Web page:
Esperance an angler's treasure trove

Joachim AzzopardiCountryman

Less than half a day's drive from many localities in the southern Wheatbelt, Esperance has long been a popular destination for many farmers yearning to bag some prized southern-dwelling fish species.

And with good reason - beneath the pristine waters off Esperance lies one of the most elaborate seabeds off the WA coast.

Sharp granite intrusions and intricate coral systems that rise from the ocean floor create deep gullies and canyons, providing the ideal habitat for an assortment of reef fish and pelagics.

While the islands and islets, many of which are visible from the Esperance port, give much of the underwater structure away, few know what lies beneath the sea better than Esperance Diving and Fishing proprietor Peter Hudson.

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Peter has been running his diving and fishing operation for almost 30 years and has provided weekly information for Big Fish since its inception in 2007.

Much of the information Peter provides is first hand, his personal observations while skippering his 60-foot charter boat The Southern Conquest.

Peter is often very modest when informing me of the fish his vessel picks up but week after week I am impressed by the size of some of the captures.

Among the most remarkable of these are some of the skippy he catches that weigh up to an astonishing 9kg.

Skippy, or silver trevally, of this size are seldom found anywhere else in the world and pound-for-pound are up there with the toughest fighting species.

Other powerful sportfish that anglers encounter aboard the charter vessel are yellowtail kingfish and samson fish.

Special trips to remote areas of the archipelago, such as Termination Island, are sometimes arranged for clients wanting to target kingfish and sambos.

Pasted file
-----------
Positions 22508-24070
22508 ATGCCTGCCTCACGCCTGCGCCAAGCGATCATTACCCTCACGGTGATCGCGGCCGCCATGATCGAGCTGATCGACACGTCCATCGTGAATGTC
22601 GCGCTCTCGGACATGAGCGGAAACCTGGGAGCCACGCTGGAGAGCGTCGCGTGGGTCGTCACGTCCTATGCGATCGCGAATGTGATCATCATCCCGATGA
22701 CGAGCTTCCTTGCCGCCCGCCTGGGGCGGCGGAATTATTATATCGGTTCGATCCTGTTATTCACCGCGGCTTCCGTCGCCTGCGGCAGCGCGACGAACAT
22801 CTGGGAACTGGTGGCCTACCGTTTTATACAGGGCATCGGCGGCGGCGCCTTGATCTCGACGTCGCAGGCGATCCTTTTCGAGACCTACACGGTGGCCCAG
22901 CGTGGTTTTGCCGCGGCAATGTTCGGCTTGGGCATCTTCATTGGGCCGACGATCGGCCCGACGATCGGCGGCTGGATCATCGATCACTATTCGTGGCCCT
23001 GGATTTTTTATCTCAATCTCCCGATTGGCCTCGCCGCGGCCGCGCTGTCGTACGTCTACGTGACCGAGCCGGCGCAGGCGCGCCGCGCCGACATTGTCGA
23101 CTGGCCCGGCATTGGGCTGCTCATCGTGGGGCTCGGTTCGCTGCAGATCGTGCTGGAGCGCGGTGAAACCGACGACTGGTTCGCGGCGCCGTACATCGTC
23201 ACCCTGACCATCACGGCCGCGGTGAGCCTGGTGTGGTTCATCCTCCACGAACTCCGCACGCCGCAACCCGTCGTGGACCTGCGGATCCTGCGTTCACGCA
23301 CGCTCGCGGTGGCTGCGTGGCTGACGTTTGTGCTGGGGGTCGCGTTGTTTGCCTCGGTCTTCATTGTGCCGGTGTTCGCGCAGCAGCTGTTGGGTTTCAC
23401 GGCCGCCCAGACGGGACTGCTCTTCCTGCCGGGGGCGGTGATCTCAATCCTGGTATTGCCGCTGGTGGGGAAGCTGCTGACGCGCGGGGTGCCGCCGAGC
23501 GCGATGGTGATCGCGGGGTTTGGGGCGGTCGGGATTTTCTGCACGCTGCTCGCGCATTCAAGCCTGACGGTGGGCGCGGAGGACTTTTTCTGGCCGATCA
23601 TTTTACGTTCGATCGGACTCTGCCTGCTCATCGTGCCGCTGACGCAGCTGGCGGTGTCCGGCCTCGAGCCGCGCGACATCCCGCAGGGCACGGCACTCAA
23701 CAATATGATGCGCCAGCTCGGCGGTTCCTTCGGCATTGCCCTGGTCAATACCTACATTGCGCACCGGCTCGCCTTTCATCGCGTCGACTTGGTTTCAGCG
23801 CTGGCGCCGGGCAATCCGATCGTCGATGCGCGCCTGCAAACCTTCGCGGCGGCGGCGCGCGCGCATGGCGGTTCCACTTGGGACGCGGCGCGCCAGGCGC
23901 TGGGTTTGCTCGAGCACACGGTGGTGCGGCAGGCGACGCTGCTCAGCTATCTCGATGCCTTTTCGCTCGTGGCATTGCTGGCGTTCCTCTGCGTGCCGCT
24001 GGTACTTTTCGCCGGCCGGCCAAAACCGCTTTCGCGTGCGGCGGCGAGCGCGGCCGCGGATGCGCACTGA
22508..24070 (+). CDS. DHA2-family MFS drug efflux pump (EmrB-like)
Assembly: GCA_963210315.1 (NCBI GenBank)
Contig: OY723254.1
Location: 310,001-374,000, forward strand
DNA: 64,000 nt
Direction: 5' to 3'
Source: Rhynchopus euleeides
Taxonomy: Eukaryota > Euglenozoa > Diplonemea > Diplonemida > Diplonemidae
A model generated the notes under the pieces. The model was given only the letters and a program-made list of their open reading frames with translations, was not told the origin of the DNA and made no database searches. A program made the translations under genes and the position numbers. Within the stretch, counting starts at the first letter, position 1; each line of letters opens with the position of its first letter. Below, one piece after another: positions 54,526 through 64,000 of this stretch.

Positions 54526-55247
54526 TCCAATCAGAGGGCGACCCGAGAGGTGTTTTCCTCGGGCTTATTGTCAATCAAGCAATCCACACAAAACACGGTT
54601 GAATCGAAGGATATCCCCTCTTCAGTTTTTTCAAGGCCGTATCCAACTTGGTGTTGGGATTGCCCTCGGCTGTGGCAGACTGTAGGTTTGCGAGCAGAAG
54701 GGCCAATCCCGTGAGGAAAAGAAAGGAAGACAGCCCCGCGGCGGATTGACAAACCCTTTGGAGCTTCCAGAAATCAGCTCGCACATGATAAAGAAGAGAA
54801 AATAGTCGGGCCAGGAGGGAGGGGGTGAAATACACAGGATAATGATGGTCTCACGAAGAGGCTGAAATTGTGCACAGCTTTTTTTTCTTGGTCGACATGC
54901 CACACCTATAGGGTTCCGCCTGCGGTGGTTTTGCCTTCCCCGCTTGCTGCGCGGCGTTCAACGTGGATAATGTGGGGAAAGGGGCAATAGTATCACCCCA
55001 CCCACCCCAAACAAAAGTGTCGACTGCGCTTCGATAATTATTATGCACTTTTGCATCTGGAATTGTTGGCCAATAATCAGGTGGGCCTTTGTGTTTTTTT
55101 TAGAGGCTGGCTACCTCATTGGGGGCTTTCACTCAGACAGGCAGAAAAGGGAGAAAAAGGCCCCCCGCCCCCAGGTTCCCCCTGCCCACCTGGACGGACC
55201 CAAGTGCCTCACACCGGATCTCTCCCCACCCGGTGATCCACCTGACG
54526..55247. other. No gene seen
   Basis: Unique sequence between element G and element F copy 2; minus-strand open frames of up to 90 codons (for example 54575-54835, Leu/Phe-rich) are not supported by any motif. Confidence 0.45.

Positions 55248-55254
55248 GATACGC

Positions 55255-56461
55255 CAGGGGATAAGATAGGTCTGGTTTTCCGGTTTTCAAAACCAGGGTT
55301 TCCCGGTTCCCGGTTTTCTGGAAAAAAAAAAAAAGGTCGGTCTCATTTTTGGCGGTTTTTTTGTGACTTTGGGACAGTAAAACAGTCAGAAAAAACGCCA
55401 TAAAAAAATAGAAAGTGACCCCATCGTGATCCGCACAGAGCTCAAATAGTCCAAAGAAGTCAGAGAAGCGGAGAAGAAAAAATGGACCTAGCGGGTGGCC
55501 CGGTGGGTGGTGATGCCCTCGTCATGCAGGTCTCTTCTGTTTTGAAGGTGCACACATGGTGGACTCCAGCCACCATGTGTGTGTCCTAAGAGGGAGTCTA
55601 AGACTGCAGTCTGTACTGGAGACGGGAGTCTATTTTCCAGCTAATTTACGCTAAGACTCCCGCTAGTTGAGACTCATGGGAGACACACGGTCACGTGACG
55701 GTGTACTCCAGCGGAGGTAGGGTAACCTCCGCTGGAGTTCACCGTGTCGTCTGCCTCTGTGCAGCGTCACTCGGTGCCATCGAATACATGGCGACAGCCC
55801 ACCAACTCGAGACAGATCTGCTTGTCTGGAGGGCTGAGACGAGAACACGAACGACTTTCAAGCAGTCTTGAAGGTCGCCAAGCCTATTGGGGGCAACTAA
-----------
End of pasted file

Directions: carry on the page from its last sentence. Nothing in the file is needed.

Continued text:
During such outings, samson fish to a back-aching 45kg and yellowtail kingfish to 30kg are encountered.

Even those more interested in targeting quality table fish often land trophy-sized specimens.

In the summer months, red snapper and swallowtail are prolific in some areas, especially along the drop-offs that lead to depths of 60 to 80m.

Some of the reds hoisted aboard have been between 70 and 80cm, which is massive for red snapper.

Harlequin fish weighing close to 4kg and breaksea cod between 45 and 55cm are also often picked up.

In early spring, schools of pink snapper to 10kg - and some bigger - start to move into the area and it is not uncommon for the charter boat to encounter dozens of these during a single outing.

Peter attributes the quality of fishing off Esperance to the extensive ground that features aggressive depth changes.

For instance, in some areas a depth of 25m can drop off to 80m in a matter of metres.

There are even some islands that feature sheer drop-offs to 60m and deeper.

The clear waters, accessibility to deep water and the wealth of marine life also make Esperance one of the top dive areas in the world.

Peter's dive courses and charters are as much a hit as the fishing charters with wheat and sheep and dairy farmers treating their workers to some rest and recuperation at the end of the season.

·For more information on fishing and diving off Esperance or tours of its islands visit www.esperancedivingandfishing.com.au

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